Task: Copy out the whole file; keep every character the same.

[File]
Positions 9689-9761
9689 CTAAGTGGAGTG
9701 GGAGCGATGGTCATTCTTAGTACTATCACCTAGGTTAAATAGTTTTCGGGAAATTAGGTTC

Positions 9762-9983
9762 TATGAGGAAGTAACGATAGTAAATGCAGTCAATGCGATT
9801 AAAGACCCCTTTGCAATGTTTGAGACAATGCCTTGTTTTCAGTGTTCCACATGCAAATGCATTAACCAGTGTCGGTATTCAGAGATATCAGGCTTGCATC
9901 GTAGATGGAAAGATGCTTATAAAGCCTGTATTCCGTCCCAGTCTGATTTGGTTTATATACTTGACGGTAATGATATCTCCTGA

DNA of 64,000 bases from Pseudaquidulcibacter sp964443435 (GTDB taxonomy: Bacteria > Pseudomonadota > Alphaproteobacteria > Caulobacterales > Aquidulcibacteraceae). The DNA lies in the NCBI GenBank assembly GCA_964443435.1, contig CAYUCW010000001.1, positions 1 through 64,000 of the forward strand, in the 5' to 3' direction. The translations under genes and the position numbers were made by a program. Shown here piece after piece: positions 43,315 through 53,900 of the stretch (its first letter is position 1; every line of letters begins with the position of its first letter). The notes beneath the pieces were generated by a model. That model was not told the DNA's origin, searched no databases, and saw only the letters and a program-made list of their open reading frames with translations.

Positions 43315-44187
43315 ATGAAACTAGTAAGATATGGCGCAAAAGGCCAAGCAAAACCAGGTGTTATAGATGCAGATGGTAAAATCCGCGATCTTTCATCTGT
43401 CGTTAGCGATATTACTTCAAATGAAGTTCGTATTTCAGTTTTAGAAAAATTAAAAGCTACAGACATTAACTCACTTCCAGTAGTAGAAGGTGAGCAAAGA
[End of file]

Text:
Positions 9689-9761
9689 CTAAGTGGAGTG
9701 GGAGCGATGGTCATTCTTAGTACTATCACCTAGGTTAAATAGTTTTCGGGAAATTAGGTTC

Positions 9762-9983
9762 TATGAGGAAGTAACGATAGTAAATGCAGTCAATGCGATT
9801 AAAGACCCCTTTGCAATGTTTGAGACAATGCCTTGTTTTCAGTGTTCCACATGCAAATGCATTAACCAGTGTCGGTATTCAGAGATATCAGGCTTGCATC
9901 GTAGATGGAAAGATGCTTATAAAGCCTGTATTCCGTCCCAGTCTGATTTGGTTTATATACTTGACGGTAATGATATCTCCTGA

DNA of 64,000 bases from Pseudaquidulcibacter sp964443435 (GTDB taxonomy: Bacteria > Pseudomonadota > Alphaproteobacteria > Caulobacterales > Aquidulcibacteraceae). The DNA lies in the NCBI GenBank assembly GCA_964443435.1, contig CAYUCW010000001.1, positions 1 through 64,000 of the forward strand, in the 5' to 3' direction. The translations under genes and the position numbers were made by a program. Shown here piece after piece: positions 43,315 through 53,900 of the stretch (its first letter is position 1; every line of letters begins with the position of its first letter). The notes beneath the pieces were generated by a model. That model was not told the DNA's origin, searched no databases, and saw only the letters and a program-made list of their open reading frames with translations.

Positions 43315-44187
43315 ATGAAACTAGTAAGATATGGCGCAAAAGGCCAAGCAAAACCAGGTGTTATAGATGCAGATGGTAAAATCCGCGATCTTTCATCTGT
43401 CGTTAGCGATATTACTTCAAATGAAGTTCGTATTTCAGTTTTAGAAAAATTAAAAGCTACAGACATTAACTCACTTCCAGTAGTAGAAGGTGAGCAAAGA